Most of us communicate without ever saying a word. Some of us speak with our hands, or with touch. Almost all the communication we encounter in our everyday lives is nonverbal: billboards, images and text included. We humans can communicate with our entire bodies – and this ability has helped us adapt to disabilities in amazing ways.
Reading body language comes completely naturally to most people; it’s been a part of our evolution through the ages. It’s pretty universal between species too. When frightened, all mammals adopt one of two stances: they either shrink themselves down, with flattened ears and body posture – or they make themselves appear as big as possible, with puffed out fur and open, upright posture.
These are reflex actions, brought on by the fight or flight response – a hormonally induced response that dictates whether an animal should fight or flee. We humans have the same response built into us. Reading and recognising fear and aggression is almost universal across mammals, by body language alone.
Humans take it a step further when communicating with each other. Not only can we recognise the big, base emotions in others, we can detect subtleties in behaviour that give away if a person is lying, or if someone feels uncomfortable.
That kind of perception has helped us to become a powerful social species, which builds long-lasting relationships. It has always been essential to our survival, in more ways than one. Our capacity for pattern recognition and interpersonal bonding has helped us overcome so much, including disabilities.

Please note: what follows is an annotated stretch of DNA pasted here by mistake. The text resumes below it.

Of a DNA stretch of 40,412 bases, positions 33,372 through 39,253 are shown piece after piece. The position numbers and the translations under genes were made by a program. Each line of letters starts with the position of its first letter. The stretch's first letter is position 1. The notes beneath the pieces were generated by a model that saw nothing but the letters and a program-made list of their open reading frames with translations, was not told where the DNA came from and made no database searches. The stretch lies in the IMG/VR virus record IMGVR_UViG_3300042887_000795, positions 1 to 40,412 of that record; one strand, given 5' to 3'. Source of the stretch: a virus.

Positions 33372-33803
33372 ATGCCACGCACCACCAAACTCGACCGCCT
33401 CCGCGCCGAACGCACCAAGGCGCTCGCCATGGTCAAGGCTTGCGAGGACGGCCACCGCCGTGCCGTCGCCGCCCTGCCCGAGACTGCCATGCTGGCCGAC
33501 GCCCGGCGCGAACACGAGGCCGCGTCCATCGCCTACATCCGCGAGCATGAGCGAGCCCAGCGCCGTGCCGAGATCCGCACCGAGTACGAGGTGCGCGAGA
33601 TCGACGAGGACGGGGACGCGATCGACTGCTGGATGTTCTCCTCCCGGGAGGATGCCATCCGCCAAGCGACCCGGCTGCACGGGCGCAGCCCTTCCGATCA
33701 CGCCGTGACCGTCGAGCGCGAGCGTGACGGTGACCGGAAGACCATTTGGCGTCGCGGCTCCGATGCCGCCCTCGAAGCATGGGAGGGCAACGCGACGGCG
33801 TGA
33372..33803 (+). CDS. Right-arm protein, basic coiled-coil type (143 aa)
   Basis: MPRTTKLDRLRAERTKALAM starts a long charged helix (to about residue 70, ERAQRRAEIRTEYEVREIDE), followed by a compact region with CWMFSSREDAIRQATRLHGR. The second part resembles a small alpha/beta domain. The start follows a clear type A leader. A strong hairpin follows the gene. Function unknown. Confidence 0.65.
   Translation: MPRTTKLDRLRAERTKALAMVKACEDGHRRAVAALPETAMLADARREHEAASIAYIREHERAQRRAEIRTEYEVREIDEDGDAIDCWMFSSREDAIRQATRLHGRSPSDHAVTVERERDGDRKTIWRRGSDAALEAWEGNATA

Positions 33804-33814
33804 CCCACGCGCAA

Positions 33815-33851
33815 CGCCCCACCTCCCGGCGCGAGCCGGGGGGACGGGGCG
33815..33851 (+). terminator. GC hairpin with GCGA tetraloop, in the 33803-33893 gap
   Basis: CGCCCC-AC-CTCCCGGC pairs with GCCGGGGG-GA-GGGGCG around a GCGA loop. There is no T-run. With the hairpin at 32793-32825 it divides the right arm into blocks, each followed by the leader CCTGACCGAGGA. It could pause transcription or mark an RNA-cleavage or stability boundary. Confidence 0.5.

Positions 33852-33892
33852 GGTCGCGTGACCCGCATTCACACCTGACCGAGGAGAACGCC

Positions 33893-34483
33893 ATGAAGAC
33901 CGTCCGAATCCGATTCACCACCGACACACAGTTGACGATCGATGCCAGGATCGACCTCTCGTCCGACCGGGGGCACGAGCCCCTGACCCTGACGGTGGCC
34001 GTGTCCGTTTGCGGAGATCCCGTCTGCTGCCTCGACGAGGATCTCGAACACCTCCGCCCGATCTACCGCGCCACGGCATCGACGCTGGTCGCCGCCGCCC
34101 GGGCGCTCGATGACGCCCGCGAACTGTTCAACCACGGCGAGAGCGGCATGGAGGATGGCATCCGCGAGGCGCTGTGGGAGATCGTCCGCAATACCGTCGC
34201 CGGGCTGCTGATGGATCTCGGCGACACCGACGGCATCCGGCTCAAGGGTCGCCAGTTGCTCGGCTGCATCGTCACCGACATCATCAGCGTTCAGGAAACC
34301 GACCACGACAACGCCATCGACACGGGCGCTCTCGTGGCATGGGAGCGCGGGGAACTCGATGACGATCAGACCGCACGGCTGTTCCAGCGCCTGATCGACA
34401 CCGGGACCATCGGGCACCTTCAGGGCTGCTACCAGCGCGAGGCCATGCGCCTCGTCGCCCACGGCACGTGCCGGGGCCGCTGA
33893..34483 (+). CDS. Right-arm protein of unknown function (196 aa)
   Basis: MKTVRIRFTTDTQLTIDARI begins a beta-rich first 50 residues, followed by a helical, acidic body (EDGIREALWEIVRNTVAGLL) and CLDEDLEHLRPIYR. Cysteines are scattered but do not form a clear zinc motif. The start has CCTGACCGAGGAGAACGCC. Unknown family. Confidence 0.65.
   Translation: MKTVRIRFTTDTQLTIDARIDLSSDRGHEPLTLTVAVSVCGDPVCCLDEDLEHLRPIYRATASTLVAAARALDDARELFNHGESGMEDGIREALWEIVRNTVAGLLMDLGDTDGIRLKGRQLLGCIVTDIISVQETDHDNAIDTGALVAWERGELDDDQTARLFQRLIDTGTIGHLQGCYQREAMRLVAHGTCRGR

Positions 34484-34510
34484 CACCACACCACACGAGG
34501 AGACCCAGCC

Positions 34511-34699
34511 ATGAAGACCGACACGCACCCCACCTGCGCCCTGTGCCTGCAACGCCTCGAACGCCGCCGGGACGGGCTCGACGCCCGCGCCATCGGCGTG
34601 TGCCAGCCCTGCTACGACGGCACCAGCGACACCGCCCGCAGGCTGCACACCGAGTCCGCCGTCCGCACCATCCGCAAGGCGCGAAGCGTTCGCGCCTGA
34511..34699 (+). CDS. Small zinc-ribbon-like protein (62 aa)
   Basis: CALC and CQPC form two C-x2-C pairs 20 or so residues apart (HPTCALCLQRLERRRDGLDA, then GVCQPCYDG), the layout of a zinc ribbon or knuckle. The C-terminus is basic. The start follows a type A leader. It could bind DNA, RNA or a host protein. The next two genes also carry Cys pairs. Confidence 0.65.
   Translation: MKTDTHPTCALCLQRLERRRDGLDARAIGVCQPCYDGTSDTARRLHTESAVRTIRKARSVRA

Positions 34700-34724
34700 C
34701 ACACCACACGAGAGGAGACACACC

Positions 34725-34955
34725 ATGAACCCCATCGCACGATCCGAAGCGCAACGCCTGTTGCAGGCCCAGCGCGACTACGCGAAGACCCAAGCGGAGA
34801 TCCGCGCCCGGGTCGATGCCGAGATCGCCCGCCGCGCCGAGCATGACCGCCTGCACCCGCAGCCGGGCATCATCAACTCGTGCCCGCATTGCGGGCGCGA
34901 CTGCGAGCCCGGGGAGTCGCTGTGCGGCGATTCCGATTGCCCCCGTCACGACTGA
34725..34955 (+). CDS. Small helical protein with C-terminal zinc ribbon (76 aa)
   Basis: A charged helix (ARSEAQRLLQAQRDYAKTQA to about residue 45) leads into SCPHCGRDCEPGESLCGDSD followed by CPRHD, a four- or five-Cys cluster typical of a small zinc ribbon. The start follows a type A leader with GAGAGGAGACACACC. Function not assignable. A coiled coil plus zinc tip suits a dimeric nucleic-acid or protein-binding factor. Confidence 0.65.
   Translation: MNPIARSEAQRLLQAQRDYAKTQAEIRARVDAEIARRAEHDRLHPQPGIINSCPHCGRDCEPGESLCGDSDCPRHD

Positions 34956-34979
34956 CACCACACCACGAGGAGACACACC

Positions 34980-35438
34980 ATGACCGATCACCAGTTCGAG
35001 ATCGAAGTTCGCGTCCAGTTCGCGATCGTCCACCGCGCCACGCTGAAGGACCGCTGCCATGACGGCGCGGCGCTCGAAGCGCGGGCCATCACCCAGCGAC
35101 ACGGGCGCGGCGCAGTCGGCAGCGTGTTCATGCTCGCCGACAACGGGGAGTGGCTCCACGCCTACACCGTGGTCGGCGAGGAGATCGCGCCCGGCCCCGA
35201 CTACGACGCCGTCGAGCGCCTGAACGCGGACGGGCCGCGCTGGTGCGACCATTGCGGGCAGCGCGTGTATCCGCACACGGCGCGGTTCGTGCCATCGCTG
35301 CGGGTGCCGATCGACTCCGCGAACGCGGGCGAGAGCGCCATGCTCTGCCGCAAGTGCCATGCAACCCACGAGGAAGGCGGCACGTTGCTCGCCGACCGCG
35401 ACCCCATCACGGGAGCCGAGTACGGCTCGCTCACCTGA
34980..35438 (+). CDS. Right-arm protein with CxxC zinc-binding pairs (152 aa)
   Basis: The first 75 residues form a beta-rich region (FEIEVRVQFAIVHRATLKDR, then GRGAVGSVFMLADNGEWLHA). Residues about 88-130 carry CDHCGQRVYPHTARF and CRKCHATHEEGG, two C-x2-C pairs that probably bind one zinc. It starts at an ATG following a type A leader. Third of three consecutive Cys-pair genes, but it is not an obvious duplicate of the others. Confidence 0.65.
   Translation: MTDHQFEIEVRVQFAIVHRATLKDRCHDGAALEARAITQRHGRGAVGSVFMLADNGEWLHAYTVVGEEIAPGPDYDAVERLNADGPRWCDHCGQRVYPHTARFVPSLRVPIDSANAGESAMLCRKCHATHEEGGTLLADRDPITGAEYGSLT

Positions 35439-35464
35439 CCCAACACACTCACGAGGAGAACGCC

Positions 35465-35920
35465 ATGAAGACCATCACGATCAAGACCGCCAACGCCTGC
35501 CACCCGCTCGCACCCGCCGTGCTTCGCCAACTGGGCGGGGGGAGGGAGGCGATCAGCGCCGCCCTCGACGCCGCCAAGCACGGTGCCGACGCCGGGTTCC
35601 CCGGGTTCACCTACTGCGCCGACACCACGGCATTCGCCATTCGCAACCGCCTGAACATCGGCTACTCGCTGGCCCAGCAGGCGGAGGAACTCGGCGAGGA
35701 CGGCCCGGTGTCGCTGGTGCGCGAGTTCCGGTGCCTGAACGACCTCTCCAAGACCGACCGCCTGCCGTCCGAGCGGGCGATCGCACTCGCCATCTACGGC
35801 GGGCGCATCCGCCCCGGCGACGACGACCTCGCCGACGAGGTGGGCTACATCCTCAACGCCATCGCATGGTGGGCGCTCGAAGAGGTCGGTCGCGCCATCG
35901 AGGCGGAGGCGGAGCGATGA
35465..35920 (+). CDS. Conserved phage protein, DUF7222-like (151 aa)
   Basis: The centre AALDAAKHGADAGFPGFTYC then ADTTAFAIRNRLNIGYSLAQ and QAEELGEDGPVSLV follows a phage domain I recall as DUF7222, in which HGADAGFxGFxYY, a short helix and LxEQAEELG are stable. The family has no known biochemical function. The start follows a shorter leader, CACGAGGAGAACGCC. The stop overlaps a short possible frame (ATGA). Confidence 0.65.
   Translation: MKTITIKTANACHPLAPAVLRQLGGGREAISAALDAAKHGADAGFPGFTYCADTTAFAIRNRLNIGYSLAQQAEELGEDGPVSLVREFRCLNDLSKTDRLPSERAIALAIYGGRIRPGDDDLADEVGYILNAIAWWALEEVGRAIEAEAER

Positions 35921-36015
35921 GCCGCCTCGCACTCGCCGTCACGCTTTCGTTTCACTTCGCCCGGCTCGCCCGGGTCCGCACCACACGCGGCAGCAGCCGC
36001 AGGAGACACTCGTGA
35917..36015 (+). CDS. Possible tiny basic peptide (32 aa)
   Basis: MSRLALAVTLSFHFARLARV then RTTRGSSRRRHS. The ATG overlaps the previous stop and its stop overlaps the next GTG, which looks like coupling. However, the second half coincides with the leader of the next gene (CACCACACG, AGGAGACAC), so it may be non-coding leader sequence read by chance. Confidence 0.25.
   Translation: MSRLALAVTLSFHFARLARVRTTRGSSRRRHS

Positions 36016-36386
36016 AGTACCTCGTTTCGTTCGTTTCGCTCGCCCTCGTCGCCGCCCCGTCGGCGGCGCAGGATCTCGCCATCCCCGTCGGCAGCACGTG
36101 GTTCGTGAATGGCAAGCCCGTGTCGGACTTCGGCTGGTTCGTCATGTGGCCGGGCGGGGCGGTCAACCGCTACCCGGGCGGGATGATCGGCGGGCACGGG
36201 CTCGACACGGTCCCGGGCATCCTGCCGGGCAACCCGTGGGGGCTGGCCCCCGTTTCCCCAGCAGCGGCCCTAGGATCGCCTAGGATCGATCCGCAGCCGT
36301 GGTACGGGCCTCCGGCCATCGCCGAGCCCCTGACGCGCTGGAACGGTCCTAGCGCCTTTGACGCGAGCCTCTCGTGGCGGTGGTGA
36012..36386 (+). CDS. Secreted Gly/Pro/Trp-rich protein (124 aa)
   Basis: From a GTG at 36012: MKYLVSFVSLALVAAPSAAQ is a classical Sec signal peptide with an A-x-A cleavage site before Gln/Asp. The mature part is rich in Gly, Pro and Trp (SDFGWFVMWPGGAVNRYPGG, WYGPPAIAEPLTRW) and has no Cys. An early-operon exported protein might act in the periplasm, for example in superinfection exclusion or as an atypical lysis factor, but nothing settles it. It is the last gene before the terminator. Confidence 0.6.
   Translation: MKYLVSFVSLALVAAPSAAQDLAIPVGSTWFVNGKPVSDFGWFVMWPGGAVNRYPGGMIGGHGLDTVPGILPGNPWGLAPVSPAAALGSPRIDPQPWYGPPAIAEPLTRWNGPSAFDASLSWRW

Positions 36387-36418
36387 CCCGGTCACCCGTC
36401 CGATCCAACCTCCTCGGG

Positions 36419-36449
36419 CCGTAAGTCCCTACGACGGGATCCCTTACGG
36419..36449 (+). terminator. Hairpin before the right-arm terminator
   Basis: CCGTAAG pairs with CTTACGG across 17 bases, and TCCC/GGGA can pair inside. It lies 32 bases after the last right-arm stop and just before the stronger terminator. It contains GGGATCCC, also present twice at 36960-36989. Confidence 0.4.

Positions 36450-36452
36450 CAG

Signed languages include British Sign Language (BSL) and American Sign Language (ASL), which (unlike the English spoken in Britain and the USA) aren’t cross-intelligible or interchangeable. There are signed languages in each corner of the world, born and developed wherever there are deaf people – but they’re also used by hearing people who have trouble speaking, or people with a physical disability that doesn’t allow them to speak.
Signed languages are leaps and bounds beyond nonverbal communication. Signing is not instinctive, like reading body language is: it’s a learned language that’s as complex and intricate as any spoken language, with as many variations around the world as there are languages themselves.
Our senses are more complex than we give credit for. Smell and taste have historically helped us identify which foods to eat and what substances to avoid – but in the modern world, these senses have become vessels for pleasure over survival systems. Although now a socially complex area of discussion, our sense of touch is as important as ever.
Take braille for example, a way of reading and writing with touch alone. Blind people have been able to read ever since French educator Louis Braille invented the most complete and powerful sensory language ever devised. Louis Braille was blinded after an accident as a child – but he had wonderful parents who helped him to thrive.
His brilliant creativity and diligence led him to develop Charles Barbier’s night writing into a fully-fledged writing system, by simplifying and optimising existing methods.
Braille has remained almost unchanged since 1824.
For people with both impaired sight and impaired hearing, touch is an extremely important sense – and braille allows complex two way communication using only touch.
A Sense for Language
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